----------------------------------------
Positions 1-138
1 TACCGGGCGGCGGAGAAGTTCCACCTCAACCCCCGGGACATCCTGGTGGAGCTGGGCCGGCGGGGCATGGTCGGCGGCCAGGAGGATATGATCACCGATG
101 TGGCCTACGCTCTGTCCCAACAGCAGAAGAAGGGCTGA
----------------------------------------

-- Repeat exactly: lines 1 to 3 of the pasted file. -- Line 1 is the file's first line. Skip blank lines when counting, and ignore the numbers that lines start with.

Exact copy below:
Positions 1-138
1 TACCGGGCGGCGGAGAAGTTCCACCTCAACCCCCGGGACATCCTGGTGGAGCTGGGCCGGCGGGGCATGGTCGGCGGCCAGGAGGATATGATCACCGATG
101 TGGCCTACGCTCTGTCCCAACAGCAGAAGAAGGGCTGA